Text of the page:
The aromatic hydrocarbon benzene, chemical formula C₆H₆, is the single most-often discussed of the aromatic hydrocarbons. It possesses the quintessential aromatic structure. How is that?
It possesses the Hückel Rule correct number of 4n + 2 number π-electrons, for n = 1, and is flat. In addition, it meets all the other requirements for aromatic compounds. As an aromatic compound, its chemistry is considerably different than it would be if it existed as a mere cyclohexatriene isomer. We will discuss those differences in this, the third installment of our three-part article.
Behavior of Hypothetical Cyclohexatriene
Since cyclohexatriene would behave as if it were merely three conjugated¹ double bonds, we would expect the compound to behave as any other alkene—rich in available electrons—only more so. Electron-poor reactant should attack triene at the double bonds, attaching itself through the process called “addition.”
Thus if the deeply red-brown halogen, bromine, is added to the hypothetical triene gradually, the color should disappear until all the double bonds are gone. The reaction result would be hexabromocyclohexane. See Fig. 1
Behavior of the Actuality—Benzene
What happens in reality—when bromine liquid is placed in a reaction vessel with bromine liquid? Since benzene is stabilized through aromaticity—under ordinary circumstances—absolutely nothing happens. If the reaction is forced, under the influence of strong light or a special catalyst, the result is a substitution, rather than an addition, reaction. The product is C₆H₅Br or bromobenzene. See Figure 2.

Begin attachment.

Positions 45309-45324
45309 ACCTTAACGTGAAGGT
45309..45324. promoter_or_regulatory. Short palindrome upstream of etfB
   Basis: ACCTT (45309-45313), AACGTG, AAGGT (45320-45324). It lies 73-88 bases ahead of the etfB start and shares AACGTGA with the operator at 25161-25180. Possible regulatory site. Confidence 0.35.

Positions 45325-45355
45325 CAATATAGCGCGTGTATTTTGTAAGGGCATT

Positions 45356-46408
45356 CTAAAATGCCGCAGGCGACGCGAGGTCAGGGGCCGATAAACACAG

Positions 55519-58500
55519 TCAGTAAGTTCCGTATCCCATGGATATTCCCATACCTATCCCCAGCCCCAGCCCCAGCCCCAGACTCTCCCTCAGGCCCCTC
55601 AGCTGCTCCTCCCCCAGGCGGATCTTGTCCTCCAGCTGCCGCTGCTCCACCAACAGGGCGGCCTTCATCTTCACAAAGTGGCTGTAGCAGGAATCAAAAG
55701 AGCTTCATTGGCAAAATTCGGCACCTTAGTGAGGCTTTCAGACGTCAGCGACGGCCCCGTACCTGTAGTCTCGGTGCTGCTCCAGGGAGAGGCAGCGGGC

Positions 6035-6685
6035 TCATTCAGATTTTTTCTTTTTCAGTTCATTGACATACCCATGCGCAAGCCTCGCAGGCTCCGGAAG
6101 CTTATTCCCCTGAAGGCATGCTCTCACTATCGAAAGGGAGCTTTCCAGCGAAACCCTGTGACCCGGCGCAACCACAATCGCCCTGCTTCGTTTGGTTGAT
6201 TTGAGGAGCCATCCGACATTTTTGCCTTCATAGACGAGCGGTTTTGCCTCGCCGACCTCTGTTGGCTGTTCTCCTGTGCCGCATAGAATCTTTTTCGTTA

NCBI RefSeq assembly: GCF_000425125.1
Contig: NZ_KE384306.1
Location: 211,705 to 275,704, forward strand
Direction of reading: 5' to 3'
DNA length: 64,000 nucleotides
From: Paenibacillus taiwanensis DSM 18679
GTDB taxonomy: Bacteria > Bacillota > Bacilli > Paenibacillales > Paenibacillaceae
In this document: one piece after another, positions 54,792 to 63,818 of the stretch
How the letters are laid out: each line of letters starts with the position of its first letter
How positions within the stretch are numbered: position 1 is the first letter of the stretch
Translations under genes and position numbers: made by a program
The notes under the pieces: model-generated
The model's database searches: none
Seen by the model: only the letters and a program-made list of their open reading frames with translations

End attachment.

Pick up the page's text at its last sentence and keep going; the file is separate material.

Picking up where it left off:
This is because bromine (Br₂) seeks electrons, and benzene holds a tighter grip on its electrons, compared to cyclohexatriene. Instead of addition, a hydrogen atom is extracted from the benzene by one of the bromine atoms, producing a molecule of hydrogen bromide (HBr). The other bromine atom attaches at the vacancy point resulting from hydrogen’s departure.
In general, then, non-aromatic cyclic hydrocarbons containing double bonds undergo electrophilic² addition reactions, whereas aromatic cyclic hydrocarbons undergo nucleophilic³ substitution reactions.
It ought to be mentioned that if there is a double-bond-containing, non-aromatic attachment to an aromatic ring, that attachment is capable of undergoing addition reactions. It comes under no protection from the overall molecule’s aromatic portion.
¹ Conjugated means strictly alternating double bonds, for instance, -C=C-C=C-C=C-.
² Electrophilic means, literally, electron-loving.
³ Nucleophilic means electron donating, or the ability to react at an electron-poor site.
- California State U – Dominguez Hills: enzene Structure and the Aromatic Ring
- University of Memphis: Nucleophiles, Electrophiles, and Leaving Groups